"It is so amazing to be standing out here in the middle of this whole thing with you guys," says the man on the stage.
Twenty thousand people roar.
"'Cause we've been standing on one end for 30 years," he continues, "just trying to get our message, our message across to you all. That's what we do up here. You know, through the music, we have a message. We have a message that we'd like to try and get to you. Vibrations from our hearts to yours."
Twenty thousand people sway, some with hands raised to the heavens.
"Now, the thing is, some of you aren't getting the message," he says. "And it's pissin' us off. So, you know, we're here, tonight -- TONIGHT! -- in the middle of Madison Square Garden, to give you the f*cking message."
Twenty thousand people flail and scream and fist-pump in devotional ecstasy like the man on stage didn't just insult their listening skills.
That's because the man on stage is Trey Anastasio and the 20,000 freakers-out are celebrating New Year's Eve in their favorite way ever: with Phish at MSG.
So, are they getting the message?
In the documentary Bittersweet Motel, director Todd Phillips gets Anastasio to read negative reviews, including the following gem: "Phish could urinate into it's fans ears and tell them it's music. The fans, in turn would be there with tape-recorders to capture the moment."
Phish's critics rarely get the message. The New York Times' coverage of their four-night run at Madison Square Garden focused on how many fans were arrested outside of the sold-out shows -- as though drug arrests at a Phish concert is somehow newsworthy -- while neglecting to mention that these were the band's 28th, 29th, 30th and 31st performances at the legendary arena since 1994 and that they marked Phish's 30th anniversary of playing music together.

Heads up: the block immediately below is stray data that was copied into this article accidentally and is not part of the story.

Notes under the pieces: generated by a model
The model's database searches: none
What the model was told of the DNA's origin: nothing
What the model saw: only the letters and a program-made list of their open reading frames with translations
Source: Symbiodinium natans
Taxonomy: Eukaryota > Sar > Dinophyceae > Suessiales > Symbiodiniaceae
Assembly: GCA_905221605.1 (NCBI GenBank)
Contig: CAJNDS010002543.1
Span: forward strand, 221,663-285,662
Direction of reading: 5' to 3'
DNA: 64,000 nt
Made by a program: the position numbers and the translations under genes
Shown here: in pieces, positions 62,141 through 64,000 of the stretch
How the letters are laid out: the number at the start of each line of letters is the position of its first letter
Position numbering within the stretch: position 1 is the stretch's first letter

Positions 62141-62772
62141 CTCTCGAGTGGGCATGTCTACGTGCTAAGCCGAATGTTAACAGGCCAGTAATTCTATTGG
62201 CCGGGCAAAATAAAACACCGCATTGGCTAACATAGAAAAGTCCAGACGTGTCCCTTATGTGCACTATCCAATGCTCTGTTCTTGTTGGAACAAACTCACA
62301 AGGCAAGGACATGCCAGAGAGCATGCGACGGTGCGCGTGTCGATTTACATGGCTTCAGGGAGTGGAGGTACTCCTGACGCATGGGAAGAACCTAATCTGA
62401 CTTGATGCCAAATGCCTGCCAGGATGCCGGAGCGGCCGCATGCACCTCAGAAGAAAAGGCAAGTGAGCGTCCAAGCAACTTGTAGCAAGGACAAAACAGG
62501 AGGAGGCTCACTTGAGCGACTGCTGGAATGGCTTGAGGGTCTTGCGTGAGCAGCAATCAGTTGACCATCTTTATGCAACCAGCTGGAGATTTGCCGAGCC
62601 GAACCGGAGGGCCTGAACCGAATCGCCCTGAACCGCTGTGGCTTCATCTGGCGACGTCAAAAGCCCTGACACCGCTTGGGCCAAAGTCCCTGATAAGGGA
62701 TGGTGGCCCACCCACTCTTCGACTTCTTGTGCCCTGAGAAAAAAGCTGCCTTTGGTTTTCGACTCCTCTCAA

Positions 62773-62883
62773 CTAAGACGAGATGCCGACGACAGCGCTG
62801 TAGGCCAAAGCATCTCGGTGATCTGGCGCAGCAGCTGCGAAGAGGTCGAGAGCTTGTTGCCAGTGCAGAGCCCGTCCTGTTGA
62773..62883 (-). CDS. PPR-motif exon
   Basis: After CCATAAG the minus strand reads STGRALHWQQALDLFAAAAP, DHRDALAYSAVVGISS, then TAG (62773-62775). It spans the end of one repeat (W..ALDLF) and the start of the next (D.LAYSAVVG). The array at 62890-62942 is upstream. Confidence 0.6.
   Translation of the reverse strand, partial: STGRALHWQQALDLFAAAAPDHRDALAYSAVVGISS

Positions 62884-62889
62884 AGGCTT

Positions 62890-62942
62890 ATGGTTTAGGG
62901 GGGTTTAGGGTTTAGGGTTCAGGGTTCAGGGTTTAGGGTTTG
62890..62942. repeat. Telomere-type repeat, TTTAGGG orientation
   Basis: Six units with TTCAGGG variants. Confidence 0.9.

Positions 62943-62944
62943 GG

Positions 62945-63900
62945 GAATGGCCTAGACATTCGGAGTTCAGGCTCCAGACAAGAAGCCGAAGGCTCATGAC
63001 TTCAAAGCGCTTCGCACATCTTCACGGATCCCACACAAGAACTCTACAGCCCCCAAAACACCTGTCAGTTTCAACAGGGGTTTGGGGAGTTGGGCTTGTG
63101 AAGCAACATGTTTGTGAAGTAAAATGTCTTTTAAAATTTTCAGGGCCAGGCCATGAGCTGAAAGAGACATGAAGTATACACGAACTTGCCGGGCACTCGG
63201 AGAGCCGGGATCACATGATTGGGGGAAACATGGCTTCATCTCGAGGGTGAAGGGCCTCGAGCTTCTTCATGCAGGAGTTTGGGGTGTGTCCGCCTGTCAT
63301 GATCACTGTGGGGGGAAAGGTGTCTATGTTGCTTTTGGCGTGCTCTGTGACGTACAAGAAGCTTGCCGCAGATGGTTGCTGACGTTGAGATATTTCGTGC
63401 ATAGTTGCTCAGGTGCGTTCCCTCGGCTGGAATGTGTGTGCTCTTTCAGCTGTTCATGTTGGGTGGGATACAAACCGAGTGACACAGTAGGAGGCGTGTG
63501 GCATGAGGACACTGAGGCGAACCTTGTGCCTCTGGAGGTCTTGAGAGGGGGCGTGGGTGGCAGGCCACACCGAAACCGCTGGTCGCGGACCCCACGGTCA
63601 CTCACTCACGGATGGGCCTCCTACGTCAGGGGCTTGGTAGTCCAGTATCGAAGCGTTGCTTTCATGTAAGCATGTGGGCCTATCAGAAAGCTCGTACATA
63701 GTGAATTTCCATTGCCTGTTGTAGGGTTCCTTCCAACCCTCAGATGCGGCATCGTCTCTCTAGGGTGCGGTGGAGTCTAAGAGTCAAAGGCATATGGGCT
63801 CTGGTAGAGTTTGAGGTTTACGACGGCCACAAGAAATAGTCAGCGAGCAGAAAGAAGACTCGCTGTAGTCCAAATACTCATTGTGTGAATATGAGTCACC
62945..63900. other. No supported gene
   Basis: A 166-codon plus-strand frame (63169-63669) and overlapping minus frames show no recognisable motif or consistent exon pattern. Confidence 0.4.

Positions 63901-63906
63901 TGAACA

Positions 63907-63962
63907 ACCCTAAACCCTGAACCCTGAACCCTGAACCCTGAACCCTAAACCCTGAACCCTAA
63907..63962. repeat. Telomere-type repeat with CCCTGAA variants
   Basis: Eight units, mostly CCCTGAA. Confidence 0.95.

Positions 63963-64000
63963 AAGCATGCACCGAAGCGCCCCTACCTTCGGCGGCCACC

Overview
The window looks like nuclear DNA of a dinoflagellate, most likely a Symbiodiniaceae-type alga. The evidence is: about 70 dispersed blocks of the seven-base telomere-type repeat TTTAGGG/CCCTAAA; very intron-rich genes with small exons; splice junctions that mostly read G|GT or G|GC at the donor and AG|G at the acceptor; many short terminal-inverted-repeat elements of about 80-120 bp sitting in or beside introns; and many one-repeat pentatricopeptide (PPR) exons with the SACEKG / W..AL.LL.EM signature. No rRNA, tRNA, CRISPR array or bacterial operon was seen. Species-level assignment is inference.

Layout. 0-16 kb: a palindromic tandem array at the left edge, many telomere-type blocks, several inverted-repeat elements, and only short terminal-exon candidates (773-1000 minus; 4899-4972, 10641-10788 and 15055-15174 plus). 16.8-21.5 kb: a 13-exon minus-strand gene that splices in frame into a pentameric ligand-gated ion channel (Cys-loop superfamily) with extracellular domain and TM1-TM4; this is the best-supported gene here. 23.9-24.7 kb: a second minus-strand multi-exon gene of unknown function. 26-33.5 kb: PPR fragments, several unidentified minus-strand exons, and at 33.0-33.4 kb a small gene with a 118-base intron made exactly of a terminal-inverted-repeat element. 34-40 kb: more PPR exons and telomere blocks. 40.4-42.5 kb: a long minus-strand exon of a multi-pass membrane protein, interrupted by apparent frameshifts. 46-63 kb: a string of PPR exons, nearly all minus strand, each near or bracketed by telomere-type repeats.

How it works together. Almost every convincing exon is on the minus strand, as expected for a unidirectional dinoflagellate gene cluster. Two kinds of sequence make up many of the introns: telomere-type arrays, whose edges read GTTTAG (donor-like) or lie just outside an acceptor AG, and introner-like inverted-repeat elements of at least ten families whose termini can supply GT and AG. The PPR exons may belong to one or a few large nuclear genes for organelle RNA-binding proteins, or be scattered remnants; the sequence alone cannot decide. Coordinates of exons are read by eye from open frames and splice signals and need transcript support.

Some fans, too, have a hard time hearing the message.
"I don't think our fans do happily lap it up," Anastasio said in Bittersweet Motel after reading through that bit of journalistic micturition. "I think they go online and talk about how it was a bad show."
In fact, in the years since the Internet's infancy, fan-written commentary about or inspired by Phish has ballooned. A fan base as devoted, critical and prolific as this would be hard to find. However, rather than burst, as over-blown bubbles threaten to do, the creative community surrounding Phish online and at shows seemed, in 2013, to bloom and bear multi-colored fruit.
No longer was it about proving which show is the "best ever" or why such-and-such years were golden while this-or-that era was uninspired. Instead, the mantra became, simply, "thanks," and the years of divisive criticism gave way to collective praise.
Ultimately, we got the message. So when Anastasio admonished the crowd about not listening, the 20,000 people who got the joke screamed in delight, and those few who didn't probably went home and wrote a bad review on the some forum that's really not worth your time.
Hear, O Phishheads
"As a leader," Joey Weisenberg writes in his book about using music powerfully in Jewish prayer, "you must continually demonstrate both how to lead and how to listen."